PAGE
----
(2) Response from issuer or other responsible entity. With respect to each examination issue identified in the report, the issuer or other responsible entity may:

(i) Concur with CMS's position(s) as outlined in the report, explaining the plan of correction to be implemented.

(ii) Dispute CMS's position(s), clearly outlining the basis for its dispute and submitting illustrative examples where appropriate.

(3) CMS's reply to a response from an issuer or other responsible entity. Upon receipt of a response from the issuer or other responsible entity, CMS will provide a letter containing its reply to each examination issue. CMS's reply will consist of one of the following:

(i) Concurrence with the issuer's or non-Federal governmental plan's position.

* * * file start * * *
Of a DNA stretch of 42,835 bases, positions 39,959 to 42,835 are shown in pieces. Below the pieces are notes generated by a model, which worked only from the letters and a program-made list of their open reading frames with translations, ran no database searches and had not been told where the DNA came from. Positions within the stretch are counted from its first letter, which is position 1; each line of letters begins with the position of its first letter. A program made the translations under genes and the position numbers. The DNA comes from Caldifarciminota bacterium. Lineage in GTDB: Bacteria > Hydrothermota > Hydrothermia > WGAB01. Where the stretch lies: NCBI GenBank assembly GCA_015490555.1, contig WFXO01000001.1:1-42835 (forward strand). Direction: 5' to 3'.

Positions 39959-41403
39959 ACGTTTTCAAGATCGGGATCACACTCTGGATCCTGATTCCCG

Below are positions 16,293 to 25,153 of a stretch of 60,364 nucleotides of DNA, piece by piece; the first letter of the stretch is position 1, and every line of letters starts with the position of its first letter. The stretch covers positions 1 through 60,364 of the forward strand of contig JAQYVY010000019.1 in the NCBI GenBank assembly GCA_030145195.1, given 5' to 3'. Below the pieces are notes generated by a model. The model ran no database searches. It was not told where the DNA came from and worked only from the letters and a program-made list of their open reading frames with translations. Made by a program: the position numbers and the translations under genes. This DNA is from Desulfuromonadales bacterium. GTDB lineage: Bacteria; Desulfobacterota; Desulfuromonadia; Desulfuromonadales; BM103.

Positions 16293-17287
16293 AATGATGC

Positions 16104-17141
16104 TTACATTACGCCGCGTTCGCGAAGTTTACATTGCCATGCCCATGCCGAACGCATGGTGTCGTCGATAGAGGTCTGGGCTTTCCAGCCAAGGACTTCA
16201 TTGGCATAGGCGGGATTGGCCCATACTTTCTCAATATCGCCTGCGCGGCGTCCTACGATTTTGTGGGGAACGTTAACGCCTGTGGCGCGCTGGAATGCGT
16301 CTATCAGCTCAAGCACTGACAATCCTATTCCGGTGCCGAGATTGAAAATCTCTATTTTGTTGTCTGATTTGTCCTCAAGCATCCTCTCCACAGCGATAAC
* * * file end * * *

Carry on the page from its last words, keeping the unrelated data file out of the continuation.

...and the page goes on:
(ii) Approval of the issuer's or non-Federal governmental plan's proposed plan of correction.

(iii) Conditional approval of the issuer's or non-Federal governmental plan's proposed plan of correction, which will include any modifications CMS requires.

(iv) Notice to the issuer or non-Federal governmental plan that there exists a potential violation of PHS Act requirements.

[64 FR 45795, Aug. 20, 1999, as amended at 78 FR 13440, Feb. 27, 2013]

§150.315   Amount of penalty—General.

A civil money penalty for each violation of 42 U.S.C. 300gg et seq. may not exceed $100 as adjusted annually under 45 CFR part 102 for each day, for each responsible entity, for each individual affected by the violation. Penalties imposed under this part are in addition to any other penalties prescribed or allowed by law.

[64 FR 45795, Aug. 20, 1999, as amended at 81 FR 61581, Sept. 6, 2016]

§150.317   Factors CMS uses to determine the amount of penalty.